York Archaeology Trust's public archaeology project uncovers lost medieval church in York

By Sarah Jackson | 11 October 2013

An inclusive public archaeology project has discovered the remains of a lost medieval church in York.

a photo of an archaeologist working on a site
An Archaeologist at work on the lost medieval church St John the Baptist.© Courtesy York Archaeology Trust
The church of St John the Baptist, commonly known as St John-in-the-Marsh, was built during the early 12th century but was dissolved during the Reformation of the mid-16th century.

Until this summer the only clues to its existence were a handful of vague documentary and map references and part of a wall found 11 years ago by York Archaeological Trust.

These two tantalising clues were enough to make finding the lost church of St John’s a top priority for the Trust's Archaeology Live! summer 2013 training programme.

“The first detailed maps of York don’t start until the middle of the 17th century," says Peter Connelly, the Trust's Director of Archaeology.

"Ever since then there has quite literally been a mark in the landscape which says ‘St John’s Church is here’ but nobody has been able to say that’s exactly where it is.”

That is until now. A team of professionals, student trainees and archaeology enthusiasts uncovered fragments of three of the church’s walls during the 12-week excavation over the summer.

Since 2006, Archaeology Live! has worked closely with Hungate (York) Regeneration Ltd, the firm currently redeveloping the area. They have allowed the team to excavate a large area of Hungate as part of the development process, even providing walkways to grant the public access to the site.

a photo of a man in a hard hat on an archaeologcial dig
© York Archaeology Trust
It is the largest area of York to be excavated for more than 200 years – three times larger, in fact, than the Coppergate excavation, now the site of JORVIK Viking Centre.

The parish of St John’s was one of the poorest in the city, which was why it was eventually dissolved. But this doesn’t mean that the discovery is insignificant.

“A lot of archaeology does tend to gravitate towards the big, the famous, the rich, the important, leaving the smaller, the poorer untouched and uncared for," admits Connelly.

It’s these poorer, smaller traces of the past that are more easily rubbed out – or, more accurately, recycled. It’s likely that most of the good stones used to build the church would have been reused in nearby later buildings.

The discovery of the foundations of the church will now enable archaeologists to develop a better understanding of York’s archaeology and discover how much of the church actually survives.

Archaeology Live! resumes this month to discover more about the church – in particular the eastern side. A later wall was laid over the foundations, which archaeologists will carefully dismantle in order to learn more about the eastern end of the church.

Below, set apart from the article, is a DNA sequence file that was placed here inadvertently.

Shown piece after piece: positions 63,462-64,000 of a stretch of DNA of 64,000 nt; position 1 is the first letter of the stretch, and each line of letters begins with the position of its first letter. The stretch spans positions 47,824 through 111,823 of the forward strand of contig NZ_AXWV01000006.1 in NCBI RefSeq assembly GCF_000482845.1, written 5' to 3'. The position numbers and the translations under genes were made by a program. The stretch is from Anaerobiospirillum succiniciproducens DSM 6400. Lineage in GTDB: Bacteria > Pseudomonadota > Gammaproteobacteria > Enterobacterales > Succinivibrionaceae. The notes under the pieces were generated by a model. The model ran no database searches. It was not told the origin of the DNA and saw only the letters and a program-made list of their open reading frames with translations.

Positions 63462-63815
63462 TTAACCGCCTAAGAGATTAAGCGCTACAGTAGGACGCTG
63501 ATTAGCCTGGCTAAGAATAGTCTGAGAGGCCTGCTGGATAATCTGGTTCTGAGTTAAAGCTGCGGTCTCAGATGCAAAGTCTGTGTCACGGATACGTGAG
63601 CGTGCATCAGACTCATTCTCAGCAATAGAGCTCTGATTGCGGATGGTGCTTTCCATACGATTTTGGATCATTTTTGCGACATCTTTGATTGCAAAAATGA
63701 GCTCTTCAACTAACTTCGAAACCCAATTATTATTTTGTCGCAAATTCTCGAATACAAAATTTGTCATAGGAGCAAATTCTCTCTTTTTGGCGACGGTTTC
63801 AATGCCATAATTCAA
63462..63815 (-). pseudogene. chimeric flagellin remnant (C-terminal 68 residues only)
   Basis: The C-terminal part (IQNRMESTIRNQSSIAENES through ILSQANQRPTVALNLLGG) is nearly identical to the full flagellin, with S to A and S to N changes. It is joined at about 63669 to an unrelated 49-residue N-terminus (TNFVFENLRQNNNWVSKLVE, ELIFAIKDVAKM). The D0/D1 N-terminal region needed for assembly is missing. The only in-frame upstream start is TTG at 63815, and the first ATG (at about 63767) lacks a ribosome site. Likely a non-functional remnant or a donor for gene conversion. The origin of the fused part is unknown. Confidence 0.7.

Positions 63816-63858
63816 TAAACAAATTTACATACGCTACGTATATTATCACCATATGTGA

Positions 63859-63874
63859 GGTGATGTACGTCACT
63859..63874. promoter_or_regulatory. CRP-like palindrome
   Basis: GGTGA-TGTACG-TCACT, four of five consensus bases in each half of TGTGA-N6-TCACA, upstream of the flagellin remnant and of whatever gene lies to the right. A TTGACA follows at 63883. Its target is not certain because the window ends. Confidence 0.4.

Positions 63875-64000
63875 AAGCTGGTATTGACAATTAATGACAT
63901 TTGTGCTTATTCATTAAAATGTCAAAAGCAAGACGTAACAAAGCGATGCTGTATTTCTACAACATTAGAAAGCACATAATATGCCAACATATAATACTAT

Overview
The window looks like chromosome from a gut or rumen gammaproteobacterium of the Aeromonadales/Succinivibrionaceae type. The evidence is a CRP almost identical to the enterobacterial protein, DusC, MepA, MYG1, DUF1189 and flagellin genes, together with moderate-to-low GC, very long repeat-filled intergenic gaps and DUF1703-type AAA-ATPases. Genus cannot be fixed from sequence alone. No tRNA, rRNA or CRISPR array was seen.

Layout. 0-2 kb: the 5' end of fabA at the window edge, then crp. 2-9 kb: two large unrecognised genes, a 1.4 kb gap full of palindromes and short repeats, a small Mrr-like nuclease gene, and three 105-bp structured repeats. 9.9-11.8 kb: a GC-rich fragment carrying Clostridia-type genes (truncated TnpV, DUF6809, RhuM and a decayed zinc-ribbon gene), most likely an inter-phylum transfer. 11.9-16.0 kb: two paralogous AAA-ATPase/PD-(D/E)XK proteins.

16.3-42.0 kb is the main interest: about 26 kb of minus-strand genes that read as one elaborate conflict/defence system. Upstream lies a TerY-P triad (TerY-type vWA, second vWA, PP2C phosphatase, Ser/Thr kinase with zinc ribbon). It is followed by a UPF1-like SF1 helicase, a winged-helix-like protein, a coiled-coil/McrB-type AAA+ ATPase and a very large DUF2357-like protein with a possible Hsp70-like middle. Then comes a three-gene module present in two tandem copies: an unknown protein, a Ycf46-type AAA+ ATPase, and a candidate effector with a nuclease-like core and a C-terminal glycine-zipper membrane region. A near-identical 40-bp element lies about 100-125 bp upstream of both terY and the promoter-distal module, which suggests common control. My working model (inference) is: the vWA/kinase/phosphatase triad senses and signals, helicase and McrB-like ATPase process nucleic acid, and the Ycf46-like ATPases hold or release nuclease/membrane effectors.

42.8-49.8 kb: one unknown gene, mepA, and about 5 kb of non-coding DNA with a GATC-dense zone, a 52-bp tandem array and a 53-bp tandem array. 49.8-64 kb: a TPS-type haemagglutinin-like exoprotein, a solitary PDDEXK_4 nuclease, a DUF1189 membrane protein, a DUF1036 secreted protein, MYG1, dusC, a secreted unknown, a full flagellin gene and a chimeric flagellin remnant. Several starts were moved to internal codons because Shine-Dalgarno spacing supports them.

For the past 12 years, Archaeology Live! has been teaching members of the public archaeological field techniques and excavation skills whilst actually working in the field alongside professionals.

“It’s a brilliant way for people who might be going to study archaeology at university or are currently studying, or thinking about changing career - or have watched many, many episodes of Time Team - to have a go at it,” says Connelly.

Past participants have ranged in age from 16 to over 80 years old, hailing from every continent in the world except for Antarctica. Most are British.

Peter believes that the huge global interest in Archaeology Live! is down to two factors.

“York is very attractive to the archaeologist and anybody who is interested in the history and archaeology of Britain,” he explains. “Outside of London it really has the best urban stratigraphy.

“Archaeology Live! as a training course has got a good reputation. People come because of that reputation. I think that, put with York, is always going to be a winning combination.”

Unlike class-based training schemes, Archaeology Live! offers members of the public the opportunity to make real archaeological discoveries themselves.

“That’s the great thing about the project,” adds Connelly. “When you start to get something like [the discovery of the church], it’s not suddenly the professional archaeologists who come along and say ‘Right, you lot just move to one side, we’ll do it’.

“It’s all part of the process. So the trainees get to make discoveries along with the placements and the professional archaeologists; they work together as a team.”

Although Archaeology Live! will return next year at a new site in York, this October will be the last chance to excavate in Hungate.

There will be a free open day held at the Hungate site between 10am-3pm on Saturday October 19 (as part of an archaeological training weekend), allowing the public to see the church close-up. The next week-long Archaeology Live! course at the site begins on October 21.

What do you think? Leave a comment below.

More pictures:

a photo of foundations of an archaeological dig
The south east corner remains of St John the Baptist Church.© York Archaeology Trust
a photo of a wall and foundations on an archaeologcial dig
Part of the nothern wall foundations of St John's Church.© York Archaeology Trust
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